“While IT does tend to be male dominated, within my own team we are all very much equals. Northgate’s philosophy is, whoever is right for the job gets the job regardless of gender and I haven’t experienced any barriers to moving on and upwards. Flexible, part-time and home working options are available to everyone which has meant that I’ve retained the skills and expertise of two of my female developers who needed that flexibility.”
Prodo Digital’s CEO, Pippa Adams, said, “When it comes to gender-specific challenges, one of the best things I’ve found about housing is that it is incredibly inclusive. In particular, IT departments in housing tend to be very diverse, inclusive and positive environments.
“Through working with hundreds of housing organisations of all shapes and sizes over the years, we’ve seen at first-hand how many women are in pivotal roles. I’ve watched the sector evolve to the point where I don’t believe gender is an issue to female success and that by talking about gender, we’re actually creating a barrier that doesn’t exist.”
Rochdale Boroughwide Housing’s head of transformation, Jan Heath, said, “In terms of gender-specific challenges, I have only ever found the sector to be supportive and empowering for women and I’ve never seen gender as an issue. There are more women than men in our IT department and I’m surrounded by a strong female-led team, with plenty of opportunities to learn and develop. Our gender pay gap figures show that women at Rochdale Housing are paid on average five per cent more than men across the society.”
Which aspects of your role are more suited to women?
Civica’s Tyler said, “As a senior leader, I don’t believe there are aspects of the role that are better suited to women, although the way in which I approach an issue might be different. Encouraging conversation allows me to make the most of my team’s combined knowledge and skills. The ability to multi-task, empathise, value relationships and, vitally, listen and make your team feel they are valued and making a contribution are all crucial.”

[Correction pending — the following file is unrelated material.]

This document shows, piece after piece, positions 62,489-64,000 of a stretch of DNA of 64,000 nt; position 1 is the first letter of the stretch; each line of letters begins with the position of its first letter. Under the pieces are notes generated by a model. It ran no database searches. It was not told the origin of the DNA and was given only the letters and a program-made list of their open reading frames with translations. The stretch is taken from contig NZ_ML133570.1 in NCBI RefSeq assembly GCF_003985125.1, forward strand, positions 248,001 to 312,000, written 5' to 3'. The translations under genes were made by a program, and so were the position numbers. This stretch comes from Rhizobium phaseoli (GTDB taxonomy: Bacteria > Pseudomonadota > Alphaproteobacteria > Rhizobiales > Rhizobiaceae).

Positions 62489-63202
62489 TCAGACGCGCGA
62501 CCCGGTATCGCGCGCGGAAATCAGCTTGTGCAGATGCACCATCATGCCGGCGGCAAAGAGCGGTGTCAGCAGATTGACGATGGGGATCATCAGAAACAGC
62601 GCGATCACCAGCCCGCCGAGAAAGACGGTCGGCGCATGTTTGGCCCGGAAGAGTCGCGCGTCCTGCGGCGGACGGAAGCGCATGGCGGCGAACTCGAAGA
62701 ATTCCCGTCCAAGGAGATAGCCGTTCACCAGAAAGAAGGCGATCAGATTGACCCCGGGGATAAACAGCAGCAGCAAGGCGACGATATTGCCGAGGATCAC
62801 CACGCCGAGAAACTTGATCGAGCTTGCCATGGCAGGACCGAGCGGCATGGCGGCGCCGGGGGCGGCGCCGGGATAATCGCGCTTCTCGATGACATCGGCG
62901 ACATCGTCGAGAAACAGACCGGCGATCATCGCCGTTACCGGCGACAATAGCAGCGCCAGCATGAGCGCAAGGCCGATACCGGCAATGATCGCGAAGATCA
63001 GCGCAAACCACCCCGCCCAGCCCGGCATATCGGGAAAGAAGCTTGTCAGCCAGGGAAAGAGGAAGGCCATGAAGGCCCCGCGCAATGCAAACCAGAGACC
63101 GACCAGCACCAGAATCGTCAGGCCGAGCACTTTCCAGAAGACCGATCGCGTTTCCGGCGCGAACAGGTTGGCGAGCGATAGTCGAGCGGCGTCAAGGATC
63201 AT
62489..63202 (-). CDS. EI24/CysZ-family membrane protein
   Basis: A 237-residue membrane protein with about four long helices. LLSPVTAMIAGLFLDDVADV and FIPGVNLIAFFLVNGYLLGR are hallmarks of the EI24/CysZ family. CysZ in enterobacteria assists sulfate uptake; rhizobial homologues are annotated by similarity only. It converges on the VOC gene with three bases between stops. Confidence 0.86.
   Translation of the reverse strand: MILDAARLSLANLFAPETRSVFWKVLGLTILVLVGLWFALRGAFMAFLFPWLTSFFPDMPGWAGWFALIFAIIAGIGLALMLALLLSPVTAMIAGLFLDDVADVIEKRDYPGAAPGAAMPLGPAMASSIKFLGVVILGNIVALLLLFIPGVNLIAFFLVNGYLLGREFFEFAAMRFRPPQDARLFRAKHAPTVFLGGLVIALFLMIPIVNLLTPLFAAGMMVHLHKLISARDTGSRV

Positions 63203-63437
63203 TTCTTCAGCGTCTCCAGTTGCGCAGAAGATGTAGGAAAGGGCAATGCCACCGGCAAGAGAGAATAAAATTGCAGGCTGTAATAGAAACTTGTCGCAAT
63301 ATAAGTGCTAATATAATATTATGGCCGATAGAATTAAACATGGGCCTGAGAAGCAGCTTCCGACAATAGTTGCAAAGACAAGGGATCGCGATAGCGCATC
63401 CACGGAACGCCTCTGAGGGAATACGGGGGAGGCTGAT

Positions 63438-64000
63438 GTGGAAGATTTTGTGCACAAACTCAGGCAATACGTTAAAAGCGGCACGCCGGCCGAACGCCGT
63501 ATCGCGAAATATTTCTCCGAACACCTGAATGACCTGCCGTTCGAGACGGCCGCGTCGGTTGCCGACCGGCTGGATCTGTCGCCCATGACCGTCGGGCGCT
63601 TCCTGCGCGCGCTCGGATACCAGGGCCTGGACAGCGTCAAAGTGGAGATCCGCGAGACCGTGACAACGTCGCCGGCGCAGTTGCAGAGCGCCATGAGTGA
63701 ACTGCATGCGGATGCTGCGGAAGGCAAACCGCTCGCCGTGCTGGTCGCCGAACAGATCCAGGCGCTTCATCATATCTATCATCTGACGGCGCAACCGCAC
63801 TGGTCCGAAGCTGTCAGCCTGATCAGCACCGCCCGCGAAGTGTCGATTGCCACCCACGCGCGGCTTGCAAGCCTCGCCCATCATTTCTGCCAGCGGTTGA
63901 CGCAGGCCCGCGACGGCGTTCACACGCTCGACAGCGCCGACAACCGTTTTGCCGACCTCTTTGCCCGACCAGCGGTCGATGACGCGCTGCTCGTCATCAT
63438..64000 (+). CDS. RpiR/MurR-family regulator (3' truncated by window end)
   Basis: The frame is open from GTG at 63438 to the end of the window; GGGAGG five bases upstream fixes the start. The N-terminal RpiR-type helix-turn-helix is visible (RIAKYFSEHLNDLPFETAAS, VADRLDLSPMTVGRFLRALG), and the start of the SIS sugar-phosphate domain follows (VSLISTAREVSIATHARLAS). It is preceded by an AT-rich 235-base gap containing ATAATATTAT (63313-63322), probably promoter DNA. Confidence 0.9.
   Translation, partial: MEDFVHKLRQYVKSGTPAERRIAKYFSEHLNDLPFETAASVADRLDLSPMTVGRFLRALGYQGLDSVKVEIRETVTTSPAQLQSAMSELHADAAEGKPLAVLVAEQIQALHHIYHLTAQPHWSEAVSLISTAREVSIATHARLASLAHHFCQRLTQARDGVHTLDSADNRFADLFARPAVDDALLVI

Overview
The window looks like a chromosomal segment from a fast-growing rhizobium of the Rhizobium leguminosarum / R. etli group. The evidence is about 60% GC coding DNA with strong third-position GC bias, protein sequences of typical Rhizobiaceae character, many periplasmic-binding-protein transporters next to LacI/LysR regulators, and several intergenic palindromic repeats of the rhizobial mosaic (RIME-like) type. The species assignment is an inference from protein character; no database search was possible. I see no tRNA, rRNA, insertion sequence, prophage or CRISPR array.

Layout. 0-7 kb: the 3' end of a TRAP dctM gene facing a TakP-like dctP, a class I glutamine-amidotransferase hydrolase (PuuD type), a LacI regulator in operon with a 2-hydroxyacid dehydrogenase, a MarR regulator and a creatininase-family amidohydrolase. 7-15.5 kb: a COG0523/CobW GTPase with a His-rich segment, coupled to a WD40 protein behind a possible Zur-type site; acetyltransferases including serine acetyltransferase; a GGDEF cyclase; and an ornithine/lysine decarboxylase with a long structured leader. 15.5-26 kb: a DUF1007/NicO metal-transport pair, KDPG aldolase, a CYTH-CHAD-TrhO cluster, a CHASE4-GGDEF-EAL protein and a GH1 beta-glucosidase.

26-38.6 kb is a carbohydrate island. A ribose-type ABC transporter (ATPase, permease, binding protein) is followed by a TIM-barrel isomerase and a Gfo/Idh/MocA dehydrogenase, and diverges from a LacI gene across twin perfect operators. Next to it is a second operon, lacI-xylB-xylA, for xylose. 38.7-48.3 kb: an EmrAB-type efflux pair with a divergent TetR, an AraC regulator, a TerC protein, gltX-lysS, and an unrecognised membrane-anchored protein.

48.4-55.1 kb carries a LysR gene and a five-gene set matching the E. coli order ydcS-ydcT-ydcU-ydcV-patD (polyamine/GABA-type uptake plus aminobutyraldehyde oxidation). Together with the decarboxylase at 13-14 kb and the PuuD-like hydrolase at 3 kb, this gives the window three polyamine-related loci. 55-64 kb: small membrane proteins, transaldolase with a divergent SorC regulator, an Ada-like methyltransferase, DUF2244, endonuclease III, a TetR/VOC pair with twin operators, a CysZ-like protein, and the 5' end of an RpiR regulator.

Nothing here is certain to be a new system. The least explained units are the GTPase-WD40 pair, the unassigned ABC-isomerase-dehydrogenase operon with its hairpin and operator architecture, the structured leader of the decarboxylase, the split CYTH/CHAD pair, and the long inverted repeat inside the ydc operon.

Community Housing’s transformation team said, “To successfully deliver a project of this size and complexity, there are some key skills the team demonstrate every day, such as patience, sensitivity, innovation and communication. Because our project is as much about transformation as it is about IT implementation, the team needs to constantly challenge the status quo – this requires excellent listening skills, tact, diplomacy and a huge amount of emotional intelligence to reassure colleagues about the changes and giving them the confidence to be accountable for the design and testing of the new systems.”
Northgate’s Scott said, “I don’t know if you can necessarily attribute this as a ‘female skill’, but I love to draw out who people are and match them to the best project for them. I’m a big believer in looking at personality types – are they are talker or not, do they think outside the box or take a literal view? I must be doing something right because we have a very strong development team here at Northgate that has worked together for a number of years, so we all know our individual strengths and weaknesses.”
Are there enough opportunities for women in housing IT?
Adra’s Griffith said, “I think the term ‘IT’ puts people off, particularly women. It’s not about the techy nuts and bolts, it’s about understanding the business, being analytical, approachable and developing solutions to the problems. We need a huge variety of skills, such as data analysis, and there are opportunities for a much wider skillset than women realise.
“From a wider perspective, we’re very lucky in Wales because there are a number of women in prominent IT roles and this can only be good to encourage more women to become involved.”
Community Housing’s transformation team said, “At a practical level, the housing sector is moving to a much more flexible and agile approach to service delivery which enables both men and women to achieve a positive work-life balance.
“In addition, the generational change to non-gender specific education and the growing use of technology in our daily lives means that the mysteries and technicalities surrounding IT are less of a challenge and women have more confidence to contribute and make an impact.”